Will a 25% tariff on imported vehicles and assorted vital components cost American consumers 45 Billion a year, 5,800 per vehicle?
“This would largely cancel out the benefits of the tax cuts”– Alliance of Automobile Manufacturers
Maybe they are lying and it’s #FakeNews
Let’s peel that onion
(Car dealers make their money from auto financing and insurance, also some big chunk from used cars. I’m leaving them out as it has variables outside of these forensics)
The purpose of tariffs is not to make products more expensive for consumers, it is to change the economics of companies offshoring and to resolve unfair practices overseas and tariffs.
The supply chains of the auto industry go all over the globe in search of cheap labor, lax environmental laws, and all the other dastardly ways to improve profits. Almost all of the US component industry has migrated to Mexico and China.
As the cost of the passing on the new tariffs will not find an eager US. consumer, auto and component makers will have to shift some production back to the US as a lower-cost option. The model of this in action, and working in the US. favor, is Honda (detailed later on),
In terms of assembled vehicles, the largest targets are the EU (particularly Germany), Japan, South Korea, Mexico, and Canada
Component parts cross thru many borders in various stages of completion, and would/could incur tariffs at each stop.
What if, (work me with here as I flesh out my conspiracy theory) automakers and the component industry restructure their supply chains and manufacturing to bring production back to the US?
World Trade Organization (WTO), The European Commission and EU monetary policy
The US. should withdraw from the WTO klatch. EU countries have few shared competencies and any WTO dispute settlement is unlikely to stir retaliation that would escalate conflicts internally within the EU.
Intervention on the level of the dollar (manipulation against our currency). There are big European divergences on monetary policy. Germany does not follow the EU Commission’s recommendations on reduction of their current cash surplus, and this gives us the authority to impose anti-dumping duties against German products and end our subsidies for their energy production.
Let’s start the reverse engineering with the easy analysis, the countries that are the one-offs…
Korea’s Hyundai imports just under 50% of the vehicles it sells in the US. It already has plans to increase production in the US, and tariffs will likely be an encouragement to enlarge and speed up those plans.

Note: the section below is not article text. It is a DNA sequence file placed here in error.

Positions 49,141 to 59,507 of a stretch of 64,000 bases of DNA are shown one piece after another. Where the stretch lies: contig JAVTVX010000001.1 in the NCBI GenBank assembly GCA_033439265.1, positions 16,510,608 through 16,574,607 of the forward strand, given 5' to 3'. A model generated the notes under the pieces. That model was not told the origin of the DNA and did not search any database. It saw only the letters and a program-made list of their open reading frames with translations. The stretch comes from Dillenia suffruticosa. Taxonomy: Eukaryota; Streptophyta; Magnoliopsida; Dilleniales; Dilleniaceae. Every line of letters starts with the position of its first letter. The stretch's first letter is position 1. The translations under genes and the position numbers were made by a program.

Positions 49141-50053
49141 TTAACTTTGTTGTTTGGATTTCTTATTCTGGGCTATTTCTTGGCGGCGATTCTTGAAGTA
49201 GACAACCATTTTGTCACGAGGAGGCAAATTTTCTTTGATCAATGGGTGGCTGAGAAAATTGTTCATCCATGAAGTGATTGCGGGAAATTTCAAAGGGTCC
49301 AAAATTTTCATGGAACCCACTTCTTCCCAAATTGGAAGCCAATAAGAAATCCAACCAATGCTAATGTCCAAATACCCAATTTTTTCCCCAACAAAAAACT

Kia Motors, an affiliate of Hyundai, manufactures its Optima and its Sorento in West Point, GA, and imports the rest. Like Hyundai, it also has plans to increase production in the US. Tariffs would boost those plans.
India’s Jaguar Land Rover (owned by Tata Motors) and Volvo cars (owned by Geely) would get hit hard by tariffs, along with other automakers that have no manufacturing plants in the. In expectation of Trump tariffs Volvo just opened a plant in South Carolina to manufacture the new S60, and will start SUV manufacturing there in 2021.
Now let’s go big (or go home)
The EU imposes a 10% tariff on all cars, SUVs, compact SUVs, vans, and pickups imported from the US.
The US imposes a 2.5% tariff on imported passenger cars, SUVs, compact SUVs, and vans from the EU and a 25% tariff on imported pickups (this tariff has worked as intended as foreign car companies with pickups make them in the US
Volkswagen, BMW, and Daimler have manufacturing plants in the US. and export part of their production to other countries. They will need to bring their production into the US.
BMW assembles its moneymaker, the SUVs (X3 and X5) in South Carolina
Japan controls what comes into the country via administrative hurdles. US automakers have found that the costs of getting low-margin small cars over these hurdles are so onerous that the economics doesn’t work out, which is precisely the purpose of those hurdles.
Toyota imports 22%of the vehicles it sells in the US. It’s Lexus line is +/- half its profits in the US, but only a bit more than 1 in 8 sales
Nissan imports 31%of the vehicles it sells in the US.
Honda is the prom king and queen. It would be among the least impacted automakers.
Honda has 12 plants in the US that make Hondas and Acuras plus engines, transmissions, and other components
Honda has 4 cars ranked in the top 10 in terms of US domestic content
Honda ‘The Odyssey’ is built in Lincoln, Alabama and has 75% domestic content
China (read this brilliant post Be your own pundit. Explaining the Chinese Dual Currency system and our trade imbalance)
We have to start forensics on China by understanding their dual currency system.